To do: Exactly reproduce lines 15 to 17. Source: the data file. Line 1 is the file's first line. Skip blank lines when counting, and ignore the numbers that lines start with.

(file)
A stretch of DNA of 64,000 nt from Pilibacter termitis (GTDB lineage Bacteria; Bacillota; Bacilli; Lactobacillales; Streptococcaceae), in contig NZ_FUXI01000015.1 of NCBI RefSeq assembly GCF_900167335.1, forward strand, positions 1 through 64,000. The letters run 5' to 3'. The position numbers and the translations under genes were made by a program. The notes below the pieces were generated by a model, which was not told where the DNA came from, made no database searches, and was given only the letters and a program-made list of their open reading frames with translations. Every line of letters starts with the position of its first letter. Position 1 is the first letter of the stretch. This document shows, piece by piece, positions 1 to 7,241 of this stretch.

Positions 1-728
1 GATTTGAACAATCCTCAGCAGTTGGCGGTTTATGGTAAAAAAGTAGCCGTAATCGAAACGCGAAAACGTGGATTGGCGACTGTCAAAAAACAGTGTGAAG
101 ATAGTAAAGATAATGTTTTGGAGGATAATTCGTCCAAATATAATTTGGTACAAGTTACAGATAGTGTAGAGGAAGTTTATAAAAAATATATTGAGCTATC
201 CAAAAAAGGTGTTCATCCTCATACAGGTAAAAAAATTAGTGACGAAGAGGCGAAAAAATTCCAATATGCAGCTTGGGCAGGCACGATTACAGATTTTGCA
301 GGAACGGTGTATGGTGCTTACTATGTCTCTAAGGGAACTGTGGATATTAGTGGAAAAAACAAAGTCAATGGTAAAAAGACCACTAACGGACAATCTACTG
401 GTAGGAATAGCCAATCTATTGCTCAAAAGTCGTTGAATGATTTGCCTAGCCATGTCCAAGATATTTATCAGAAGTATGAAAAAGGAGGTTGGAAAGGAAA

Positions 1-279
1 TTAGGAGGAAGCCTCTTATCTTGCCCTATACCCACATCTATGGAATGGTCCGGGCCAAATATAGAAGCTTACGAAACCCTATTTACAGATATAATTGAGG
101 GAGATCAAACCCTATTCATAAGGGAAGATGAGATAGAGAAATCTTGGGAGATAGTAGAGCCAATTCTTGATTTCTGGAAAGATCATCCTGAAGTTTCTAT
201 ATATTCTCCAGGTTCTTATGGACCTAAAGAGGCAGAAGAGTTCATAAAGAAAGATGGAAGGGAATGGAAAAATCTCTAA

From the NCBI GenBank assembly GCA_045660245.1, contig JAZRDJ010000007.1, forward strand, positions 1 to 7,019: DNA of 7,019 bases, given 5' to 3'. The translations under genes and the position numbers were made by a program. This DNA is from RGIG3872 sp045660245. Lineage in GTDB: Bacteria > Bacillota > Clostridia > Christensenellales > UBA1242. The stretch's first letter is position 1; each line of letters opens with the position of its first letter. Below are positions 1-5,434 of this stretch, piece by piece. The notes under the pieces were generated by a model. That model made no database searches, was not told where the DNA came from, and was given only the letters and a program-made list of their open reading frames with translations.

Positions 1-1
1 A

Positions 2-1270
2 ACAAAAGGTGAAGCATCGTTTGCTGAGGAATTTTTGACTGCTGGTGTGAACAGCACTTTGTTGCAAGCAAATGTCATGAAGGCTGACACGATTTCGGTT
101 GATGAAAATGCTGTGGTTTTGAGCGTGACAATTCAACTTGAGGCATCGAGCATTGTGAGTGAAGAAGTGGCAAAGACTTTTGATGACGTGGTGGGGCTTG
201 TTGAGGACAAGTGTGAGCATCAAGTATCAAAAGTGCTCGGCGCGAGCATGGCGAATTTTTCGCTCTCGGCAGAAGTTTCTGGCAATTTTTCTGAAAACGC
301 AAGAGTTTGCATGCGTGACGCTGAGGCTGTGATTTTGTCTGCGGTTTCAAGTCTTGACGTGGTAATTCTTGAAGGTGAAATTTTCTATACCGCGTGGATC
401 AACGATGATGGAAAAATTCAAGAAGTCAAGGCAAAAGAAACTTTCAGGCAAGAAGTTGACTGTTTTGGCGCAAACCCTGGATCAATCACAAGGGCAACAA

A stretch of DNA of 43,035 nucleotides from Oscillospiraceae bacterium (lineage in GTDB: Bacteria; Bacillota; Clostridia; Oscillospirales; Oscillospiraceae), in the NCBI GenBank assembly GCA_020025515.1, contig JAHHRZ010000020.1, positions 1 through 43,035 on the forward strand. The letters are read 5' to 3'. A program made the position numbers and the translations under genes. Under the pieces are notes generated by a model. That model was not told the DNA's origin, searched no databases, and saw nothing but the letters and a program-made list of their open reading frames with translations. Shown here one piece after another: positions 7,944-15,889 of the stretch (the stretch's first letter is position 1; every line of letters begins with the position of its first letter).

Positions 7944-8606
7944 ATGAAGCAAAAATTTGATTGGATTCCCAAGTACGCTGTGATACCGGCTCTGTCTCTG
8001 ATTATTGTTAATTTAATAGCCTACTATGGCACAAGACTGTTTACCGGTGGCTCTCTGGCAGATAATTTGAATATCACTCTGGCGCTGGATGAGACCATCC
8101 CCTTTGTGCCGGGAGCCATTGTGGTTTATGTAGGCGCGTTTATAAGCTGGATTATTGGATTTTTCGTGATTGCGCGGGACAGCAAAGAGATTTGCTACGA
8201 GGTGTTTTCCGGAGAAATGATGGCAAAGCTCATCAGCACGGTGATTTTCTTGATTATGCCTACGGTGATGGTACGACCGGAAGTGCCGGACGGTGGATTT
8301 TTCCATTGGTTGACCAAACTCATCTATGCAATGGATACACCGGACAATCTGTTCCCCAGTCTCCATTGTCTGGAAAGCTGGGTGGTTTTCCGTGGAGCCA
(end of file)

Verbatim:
Positions 2-1270
2 ACAAAAGGTGAAGCATCGTTTGCTGAGGAATTTTTGACTGCTGGTGTGAACAGCACTTTGTTGCAAGCAAATGTCATGAAGGCTGACACGATTTCGGTT
101 GATGAAAATGCTGTGGTTTTGAGCGTGACAATTCAACTTGAGGCATCGAGCATTGTGAGTGAAGAAGTGGCAAAGACTTTTGATGACGTGGTGGGGCTTG